Each fall, the ANTHC Diabetes program coordinates a statewide diabetes conference for SPDI grantees and Tribal diabetes program partners. The annual Alaska Native Diabetes conference is an excellent opportunity for our partners around the state to connect and share ideas with each other in addition to getting updates on the latest information in diabetes prevention and treatment. It offers an average of 15 category 1 AMA CME and nursing contact hours.
In response to the diabetes epidemic among American Indian and Alaska Native people, congress established the Special Diabetes Program for Indians (SDPI) in 1997. This grant program provides funding to Tribal health programs throughout the country, including Alaska.
Program funding has led to measurable change in the health of Alaska Native and American Indian people by implementing culturally appropriate, locally-selected programs. Programs have contributed to a full percentage point decrease in blood sugar levels from 9.0 percent to 8.0 percent, translating into a 40 percent reduction in risks for many complications.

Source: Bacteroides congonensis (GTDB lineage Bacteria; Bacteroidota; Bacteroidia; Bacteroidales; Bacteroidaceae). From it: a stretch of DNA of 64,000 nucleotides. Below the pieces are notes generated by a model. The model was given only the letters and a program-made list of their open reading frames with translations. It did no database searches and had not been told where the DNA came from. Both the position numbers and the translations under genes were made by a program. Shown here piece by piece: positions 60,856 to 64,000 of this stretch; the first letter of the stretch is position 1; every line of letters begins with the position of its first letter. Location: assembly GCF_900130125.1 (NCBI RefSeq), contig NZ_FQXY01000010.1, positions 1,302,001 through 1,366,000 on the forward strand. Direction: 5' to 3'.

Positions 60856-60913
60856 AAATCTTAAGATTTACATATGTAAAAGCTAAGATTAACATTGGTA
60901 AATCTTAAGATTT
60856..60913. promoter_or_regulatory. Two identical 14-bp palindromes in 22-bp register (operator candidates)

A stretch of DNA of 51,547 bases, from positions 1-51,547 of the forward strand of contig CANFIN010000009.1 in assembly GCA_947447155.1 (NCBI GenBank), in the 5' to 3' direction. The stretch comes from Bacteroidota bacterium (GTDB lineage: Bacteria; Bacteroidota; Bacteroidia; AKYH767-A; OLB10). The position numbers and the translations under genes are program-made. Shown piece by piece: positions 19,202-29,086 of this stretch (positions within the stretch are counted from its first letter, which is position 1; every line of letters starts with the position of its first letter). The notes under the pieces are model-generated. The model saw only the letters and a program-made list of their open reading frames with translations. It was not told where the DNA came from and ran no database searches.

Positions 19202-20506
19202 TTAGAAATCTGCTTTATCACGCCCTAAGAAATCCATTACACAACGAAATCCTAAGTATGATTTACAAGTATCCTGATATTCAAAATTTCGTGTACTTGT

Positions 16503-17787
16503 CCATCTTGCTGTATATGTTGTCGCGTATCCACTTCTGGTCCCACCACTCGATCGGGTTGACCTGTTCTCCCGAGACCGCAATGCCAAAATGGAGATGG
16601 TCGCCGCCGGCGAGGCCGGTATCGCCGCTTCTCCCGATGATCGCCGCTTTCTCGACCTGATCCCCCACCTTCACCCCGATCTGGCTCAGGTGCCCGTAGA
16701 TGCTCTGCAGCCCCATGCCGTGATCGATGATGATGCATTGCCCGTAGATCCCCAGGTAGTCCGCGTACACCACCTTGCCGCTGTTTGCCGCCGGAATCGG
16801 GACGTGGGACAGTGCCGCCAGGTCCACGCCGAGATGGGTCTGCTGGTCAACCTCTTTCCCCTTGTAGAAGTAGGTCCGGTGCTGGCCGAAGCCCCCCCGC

Without SDPI funding, the Alaska Tribal Health System would lose the effective medical approach, systems, expertise and the advances that have been made in diabetes care over the last 20 years: improved rates of glucose, blood pressure and lipid control, lower rates of amputations and kidney failure due to diabetes.
The ANTHC Diabetes program maintains a strong network with the 22 regional Alaska Native tribal health SDPI diabetes grantee programs around the state.
Our program conducts online meetings for regional SDPI diabetes program coordinators on topics that include standards of clinical care, grant updates, deadlines, issues in need of technical support, statewide campaigns and reporting.